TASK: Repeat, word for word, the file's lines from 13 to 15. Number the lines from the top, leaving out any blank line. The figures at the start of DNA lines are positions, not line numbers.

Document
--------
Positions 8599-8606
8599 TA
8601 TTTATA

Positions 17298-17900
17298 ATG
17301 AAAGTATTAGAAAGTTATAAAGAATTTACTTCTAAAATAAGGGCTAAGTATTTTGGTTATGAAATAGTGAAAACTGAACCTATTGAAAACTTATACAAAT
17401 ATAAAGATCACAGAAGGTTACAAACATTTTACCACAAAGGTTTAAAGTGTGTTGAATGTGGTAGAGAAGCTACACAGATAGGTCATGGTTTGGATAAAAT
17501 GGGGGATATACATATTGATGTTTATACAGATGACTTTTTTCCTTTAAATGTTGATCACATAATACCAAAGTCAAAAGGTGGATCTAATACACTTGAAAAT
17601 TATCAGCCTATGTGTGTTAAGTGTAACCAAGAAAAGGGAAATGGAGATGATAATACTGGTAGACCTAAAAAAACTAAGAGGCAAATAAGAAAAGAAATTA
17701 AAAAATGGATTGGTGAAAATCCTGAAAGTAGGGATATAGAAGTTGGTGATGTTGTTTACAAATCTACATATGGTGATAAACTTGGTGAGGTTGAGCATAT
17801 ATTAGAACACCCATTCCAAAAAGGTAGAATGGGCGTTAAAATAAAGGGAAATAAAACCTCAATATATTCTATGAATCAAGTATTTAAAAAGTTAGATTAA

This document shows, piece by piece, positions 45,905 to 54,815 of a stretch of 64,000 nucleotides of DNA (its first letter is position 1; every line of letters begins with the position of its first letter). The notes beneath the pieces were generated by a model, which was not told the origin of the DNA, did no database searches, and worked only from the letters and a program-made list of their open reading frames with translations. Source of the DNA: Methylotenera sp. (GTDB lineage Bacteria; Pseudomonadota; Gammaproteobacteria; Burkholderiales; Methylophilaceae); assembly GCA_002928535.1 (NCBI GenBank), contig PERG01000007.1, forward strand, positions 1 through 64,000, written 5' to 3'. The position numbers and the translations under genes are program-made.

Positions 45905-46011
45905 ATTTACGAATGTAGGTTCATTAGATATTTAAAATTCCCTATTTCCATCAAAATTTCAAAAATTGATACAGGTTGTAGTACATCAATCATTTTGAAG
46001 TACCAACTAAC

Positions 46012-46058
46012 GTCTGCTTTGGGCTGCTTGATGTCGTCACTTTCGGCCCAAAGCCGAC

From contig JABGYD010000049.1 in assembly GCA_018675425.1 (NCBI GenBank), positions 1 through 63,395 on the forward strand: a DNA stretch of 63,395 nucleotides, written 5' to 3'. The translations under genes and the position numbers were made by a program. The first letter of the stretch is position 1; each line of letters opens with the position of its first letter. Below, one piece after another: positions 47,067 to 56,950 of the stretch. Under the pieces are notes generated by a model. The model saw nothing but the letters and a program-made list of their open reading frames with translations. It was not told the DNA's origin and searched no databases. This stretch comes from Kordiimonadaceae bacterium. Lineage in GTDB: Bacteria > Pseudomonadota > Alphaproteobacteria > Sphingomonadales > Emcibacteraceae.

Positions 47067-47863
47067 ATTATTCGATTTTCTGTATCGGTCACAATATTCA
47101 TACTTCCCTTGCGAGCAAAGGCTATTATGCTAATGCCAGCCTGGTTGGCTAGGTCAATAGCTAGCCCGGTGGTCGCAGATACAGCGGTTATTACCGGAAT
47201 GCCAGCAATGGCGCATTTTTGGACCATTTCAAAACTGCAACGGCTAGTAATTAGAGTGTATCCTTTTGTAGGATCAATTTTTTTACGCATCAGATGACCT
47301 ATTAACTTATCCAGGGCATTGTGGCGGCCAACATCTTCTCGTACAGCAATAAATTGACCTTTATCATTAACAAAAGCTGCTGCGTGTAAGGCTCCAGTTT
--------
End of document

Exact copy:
Positions 45905-46011
45905 ATTTACGAATGTAGGTTCATTAGATATTTAAAATTCCCTATTTCCATCAAAATTTCAAAAATTGATACAGGTTGTAGTACATCAATCATTTTGAAG
46001 TACCAACTAAC